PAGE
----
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Hoffmann, R. A wiki for the life sciences where authorship matters. Nature Genetics (2008)

Simultaneous administration of diethylphthalate and ethyl alcohol and its toxicity in male Sprague-Dawley rats.

Phthalate esters have been implicated as xenoestrogens. One among them is di-ethylphthalate (DEP), which is used as plasticizer, detergent base, and binder in incense sticks and after-shave lotions. DEP is one of the contaminants of freshwater and marine ecosystems. Incense stick workers are occupationally exposed to DEP and some workers are chronic alcoholics. Therefore, a study was undertaken to evaluate the interactive toxicity of DEP with ethyl alcohol (EtOH) in young male Sprague-Dawley rats. The rats were given 50 ppm DEP (w/v), 5% EtOH (v/v) and a combined dose of 50 ppm DEP (w/v)+EtOH (5% v/v) in water ad libitum for a period of 120 days and were maintained on normal diet. Control animals received normal diet and plain water. During the treatment rats were weighed every week and water consumption per day was measured. After the completion of treatment, liver weight/body weight, liver weight, body weight, serum enzymes and other biochemical parameters were assessed. It was found that there was no significant change observed in body weight, liver weight, liver weight/body weight and water consumption. It was observed that there was a significant decrease in liver aspartate aminotransferase (AST) and alanine aminotransferase (ALT) levels in EtOH, DEP and EtOH+DEP treated rats in the order of EtOH>DEP>EtOH+DEP as compared with control. Serum AST, ALT, acid phosphatase ( ACP), alkaline phosphatase (ALP), succinate dehydrogenase ( SDH) and liver ACP showed significant increase in DEP and EtOH+DEP treated rats in the order of DEP>EtOH+DEP as compared with control and EtOH treated rats. On the contrary, there was no significant change in liver ALP levels in treated rats. There was significant increase in liver SDH, glycogen, total triglyceride, total cholesterol and lipid peroxidation in DEP and EtOH+DEP treated rats, but no significant changes in the serum SDH, glucose and total triglyceride levels. Serum total cholesterol levels in DEP and EtOH+DEP treated rats were significantly high as compared to control and EtOH treated rats. These results show that there is no interaction of DEP with EtOH but DEP alone leads to severe impairment of lipid metabolism coupled with toxic injury to the liver as evident from significantly altered lipid and enzyme levels in the liver and serum. Long term simultaneous exposure to DEP and EtOH may have severe implications for humans who are occupationally exposed to these two xenobiotics.[1]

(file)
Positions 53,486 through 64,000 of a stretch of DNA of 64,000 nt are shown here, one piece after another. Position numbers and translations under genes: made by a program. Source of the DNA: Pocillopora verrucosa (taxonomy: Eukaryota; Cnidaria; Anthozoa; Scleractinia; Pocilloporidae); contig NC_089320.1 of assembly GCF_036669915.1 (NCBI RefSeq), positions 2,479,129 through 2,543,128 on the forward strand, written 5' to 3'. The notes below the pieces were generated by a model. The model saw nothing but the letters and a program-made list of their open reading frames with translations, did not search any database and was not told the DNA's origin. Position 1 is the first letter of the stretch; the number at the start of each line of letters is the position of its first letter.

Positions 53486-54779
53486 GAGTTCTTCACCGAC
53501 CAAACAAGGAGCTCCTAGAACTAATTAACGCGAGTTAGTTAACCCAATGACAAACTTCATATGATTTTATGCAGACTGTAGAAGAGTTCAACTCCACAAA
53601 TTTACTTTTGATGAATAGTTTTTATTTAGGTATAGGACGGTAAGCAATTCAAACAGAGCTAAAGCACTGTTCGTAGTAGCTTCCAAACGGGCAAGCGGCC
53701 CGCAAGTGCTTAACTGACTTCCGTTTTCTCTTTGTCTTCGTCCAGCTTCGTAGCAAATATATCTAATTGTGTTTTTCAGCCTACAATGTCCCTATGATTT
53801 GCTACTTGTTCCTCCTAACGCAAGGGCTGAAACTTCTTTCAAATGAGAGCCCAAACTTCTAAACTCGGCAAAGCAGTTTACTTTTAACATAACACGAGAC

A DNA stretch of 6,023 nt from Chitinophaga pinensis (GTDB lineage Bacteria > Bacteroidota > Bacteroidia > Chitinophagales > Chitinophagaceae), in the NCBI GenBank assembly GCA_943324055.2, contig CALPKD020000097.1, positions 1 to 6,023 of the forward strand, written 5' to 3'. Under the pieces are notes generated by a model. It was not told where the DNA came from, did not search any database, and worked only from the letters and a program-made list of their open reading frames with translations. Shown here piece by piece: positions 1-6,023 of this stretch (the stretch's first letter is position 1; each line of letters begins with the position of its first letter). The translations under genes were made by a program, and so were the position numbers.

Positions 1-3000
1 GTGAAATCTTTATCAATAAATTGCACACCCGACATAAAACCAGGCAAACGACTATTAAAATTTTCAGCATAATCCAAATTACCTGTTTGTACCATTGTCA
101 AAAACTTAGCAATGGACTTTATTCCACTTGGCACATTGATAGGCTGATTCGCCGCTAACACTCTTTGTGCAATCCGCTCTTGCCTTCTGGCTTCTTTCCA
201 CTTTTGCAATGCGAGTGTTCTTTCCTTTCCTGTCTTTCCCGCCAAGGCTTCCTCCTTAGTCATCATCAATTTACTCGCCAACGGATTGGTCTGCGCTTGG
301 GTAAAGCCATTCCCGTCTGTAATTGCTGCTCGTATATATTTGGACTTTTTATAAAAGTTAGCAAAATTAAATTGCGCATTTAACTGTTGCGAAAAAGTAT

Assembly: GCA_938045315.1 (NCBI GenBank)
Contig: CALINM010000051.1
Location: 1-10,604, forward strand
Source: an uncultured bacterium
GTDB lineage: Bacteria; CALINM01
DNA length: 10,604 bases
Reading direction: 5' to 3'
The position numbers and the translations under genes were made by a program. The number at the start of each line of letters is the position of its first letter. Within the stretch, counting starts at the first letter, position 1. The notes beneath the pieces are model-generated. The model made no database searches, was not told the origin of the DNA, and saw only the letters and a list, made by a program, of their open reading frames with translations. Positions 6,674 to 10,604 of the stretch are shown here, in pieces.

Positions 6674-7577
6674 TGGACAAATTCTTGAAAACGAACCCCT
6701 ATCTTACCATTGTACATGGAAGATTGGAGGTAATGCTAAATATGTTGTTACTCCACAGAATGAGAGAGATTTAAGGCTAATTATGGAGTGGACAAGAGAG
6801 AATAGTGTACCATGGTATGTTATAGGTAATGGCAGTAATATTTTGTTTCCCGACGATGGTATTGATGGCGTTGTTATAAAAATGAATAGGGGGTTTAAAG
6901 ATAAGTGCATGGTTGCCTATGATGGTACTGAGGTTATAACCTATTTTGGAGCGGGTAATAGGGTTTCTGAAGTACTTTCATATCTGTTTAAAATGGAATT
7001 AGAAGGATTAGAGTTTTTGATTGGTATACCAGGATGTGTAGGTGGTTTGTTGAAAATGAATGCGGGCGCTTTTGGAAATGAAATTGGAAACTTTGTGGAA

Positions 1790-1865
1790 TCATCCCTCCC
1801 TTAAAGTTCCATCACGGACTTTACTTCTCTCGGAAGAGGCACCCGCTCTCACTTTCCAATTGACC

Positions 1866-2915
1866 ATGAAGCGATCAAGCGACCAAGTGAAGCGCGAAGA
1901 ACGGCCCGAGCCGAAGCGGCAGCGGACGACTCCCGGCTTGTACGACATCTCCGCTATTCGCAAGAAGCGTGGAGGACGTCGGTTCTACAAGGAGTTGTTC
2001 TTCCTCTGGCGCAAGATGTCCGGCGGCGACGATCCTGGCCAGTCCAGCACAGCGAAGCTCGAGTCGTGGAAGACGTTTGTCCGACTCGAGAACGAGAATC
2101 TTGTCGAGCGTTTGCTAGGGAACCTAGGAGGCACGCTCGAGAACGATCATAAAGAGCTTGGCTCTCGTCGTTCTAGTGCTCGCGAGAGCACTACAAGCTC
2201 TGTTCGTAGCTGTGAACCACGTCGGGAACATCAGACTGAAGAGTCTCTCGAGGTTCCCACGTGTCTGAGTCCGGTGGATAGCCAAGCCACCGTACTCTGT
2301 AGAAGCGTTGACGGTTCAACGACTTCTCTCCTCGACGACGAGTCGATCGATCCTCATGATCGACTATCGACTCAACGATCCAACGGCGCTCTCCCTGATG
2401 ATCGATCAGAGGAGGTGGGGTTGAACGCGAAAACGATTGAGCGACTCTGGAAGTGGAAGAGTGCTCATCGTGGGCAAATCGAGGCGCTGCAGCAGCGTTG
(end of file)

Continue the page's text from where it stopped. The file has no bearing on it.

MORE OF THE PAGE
1. Simultaneous administration of diethylphthalate and ethyl alcohol and its toxicity in male Sprague-Dawley rats. Sonde, V., D'souza, A., Tarapore, R., Pereira, L., Khare, M.P., Sinkar, P., Krishnan, S., Rao, C.V. Toxicology (2000) [Pubmed]
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